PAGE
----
Ferrets Make Great Pets, If You Know What To Expect

Many first-time pet owners consider ferrets. But are these mischievous weasels good pets for your home?

If you've ever considered bringing home a small furry pet, you've probably considered a ferret. Pouncing and playing, hiding your keys, or snoozing in a pile of fluff, ferrets will easily win you over. They're highly entertaining and fun to watch, so it's no wonder why ferrets are so popular.

With a ferret's intelligence and jester-like antics, they do make wonderful pets. However, a new ferret takes a lot more time and experience than most people realize, which doesn't make them ideal for a new pet owner or for a house with small children. If you're a first time ferret owner, be sure that you truly understand all of the responsibility that comes with caring for these indoor pets before getting one for yourself.

Are Ferrets Good Pets?

Ferret lays flat on the ground.

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Most people assume that ferrets are rodents, and the word rodent often makes people turn up their nose. However, ferrets aren't rodents; they are a part of the Mustelid family, cousins to otters, minks, and weasels.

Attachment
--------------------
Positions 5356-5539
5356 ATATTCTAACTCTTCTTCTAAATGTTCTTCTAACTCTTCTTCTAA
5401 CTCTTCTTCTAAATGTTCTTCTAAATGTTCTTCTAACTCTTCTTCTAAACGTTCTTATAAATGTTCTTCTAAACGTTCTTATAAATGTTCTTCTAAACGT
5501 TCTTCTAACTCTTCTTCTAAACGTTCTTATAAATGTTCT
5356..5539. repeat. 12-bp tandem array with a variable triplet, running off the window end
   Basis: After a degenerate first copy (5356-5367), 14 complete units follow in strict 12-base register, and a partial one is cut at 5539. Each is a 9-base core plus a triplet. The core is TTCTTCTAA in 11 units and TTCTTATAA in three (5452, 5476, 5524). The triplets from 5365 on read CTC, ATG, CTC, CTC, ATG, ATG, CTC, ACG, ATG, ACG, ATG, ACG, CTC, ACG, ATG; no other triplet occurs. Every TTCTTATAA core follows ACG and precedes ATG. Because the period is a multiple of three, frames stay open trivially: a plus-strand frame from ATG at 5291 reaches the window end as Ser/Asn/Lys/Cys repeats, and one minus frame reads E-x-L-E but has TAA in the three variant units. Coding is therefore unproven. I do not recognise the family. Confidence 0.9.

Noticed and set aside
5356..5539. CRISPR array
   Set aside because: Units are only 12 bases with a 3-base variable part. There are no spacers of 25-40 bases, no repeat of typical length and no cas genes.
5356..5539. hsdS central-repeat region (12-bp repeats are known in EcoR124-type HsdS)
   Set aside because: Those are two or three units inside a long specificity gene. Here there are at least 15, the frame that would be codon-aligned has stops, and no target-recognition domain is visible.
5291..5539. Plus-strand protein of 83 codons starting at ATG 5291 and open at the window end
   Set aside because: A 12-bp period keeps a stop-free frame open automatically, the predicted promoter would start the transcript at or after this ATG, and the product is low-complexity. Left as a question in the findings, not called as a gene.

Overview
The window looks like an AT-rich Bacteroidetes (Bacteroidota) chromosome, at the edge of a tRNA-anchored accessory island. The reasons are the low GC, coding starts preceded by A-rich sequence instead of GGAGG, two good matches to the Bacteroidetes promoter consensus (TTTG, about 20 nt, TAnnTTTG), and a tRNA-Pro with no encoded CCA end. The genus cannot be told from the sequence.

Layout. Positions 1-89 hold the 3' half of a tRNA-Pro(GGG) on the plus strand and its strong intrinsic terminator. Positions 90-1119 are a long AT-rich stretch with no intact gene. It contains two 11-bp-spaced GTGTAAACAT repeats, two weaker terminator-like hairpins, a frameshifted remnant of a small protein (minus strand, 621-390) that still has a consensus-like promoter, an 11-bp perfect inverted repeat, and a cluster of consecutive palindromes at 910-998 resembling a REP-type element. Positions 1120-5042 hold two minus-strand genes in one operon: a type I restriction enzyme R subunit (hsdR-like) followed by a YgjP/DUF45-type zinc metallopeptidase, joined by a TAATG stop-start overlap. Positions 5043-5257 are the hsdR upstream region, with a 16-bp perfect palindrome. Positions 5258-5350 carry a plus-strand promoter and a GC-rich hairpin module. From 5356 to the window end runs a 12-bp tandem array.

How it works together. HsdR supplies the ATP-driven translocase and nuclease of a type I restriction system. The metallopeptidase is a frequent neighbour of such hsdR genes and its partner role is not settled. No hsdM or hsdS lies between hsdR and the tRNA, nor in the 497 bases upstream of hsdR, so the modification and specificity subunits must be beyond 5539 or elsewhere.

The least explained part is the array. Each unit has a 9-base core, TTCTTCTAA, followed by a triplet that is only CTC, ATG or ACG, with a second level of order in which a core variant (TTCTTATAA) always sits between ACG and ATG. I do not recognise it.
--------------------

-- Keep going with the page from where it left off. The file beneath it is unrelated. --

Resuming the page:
Ferrets are incredibly intelligent, and with proper and consistent training, can learn tricks, litter box training, and kind behavior. Just like puppies and kittens, they need to be taught the basics. Along with being taught proper bathroom habits, they also need to be taught not to nip and bite humans.

Play and Socialization

Ferret goes for walk in the grass on its leash.

Young ferrets need around four hours per day out of their cage to explore, play, and socialize. If they have cage mates, this time can be lessened to two hours a day, minimum, since they'll have a partner. Playing with your pet ferrets is the best way to bond and very crucial to their well-being. They are very social animals and love their playtime!

Time to freely roam around the house is important, as is the "ferret-proofing" process if you want to keep your house, and sanity, intact. Think of ferrets as curious toddlers with the attention span of a kitten. They like to get into EVERYTHING. They like to nest and burrow in couches and recliners, play with and chew on cords, and take your things and hide them in small spaces.

It's no wonder they are related to weasels!

Anything they can get their tiny pink paws on, they will. Ferrets love phone chargers, socks, electrical cords, hair ties, jewelry — they think everything is free for the taking, which is why they need constant supervision. Ferret-proofing your home just means you have to clean up your knick knacks more thoroughly.

This intense curiosity and desire for mischief means... these social creatures are busy! After you've bonded with your ferret and they know you as a friend and companion, they might snuggle while they sleep, but when they are awake they are on the go!

Healthcare and Diet

Pet ferret covered in soap getting a bath from owner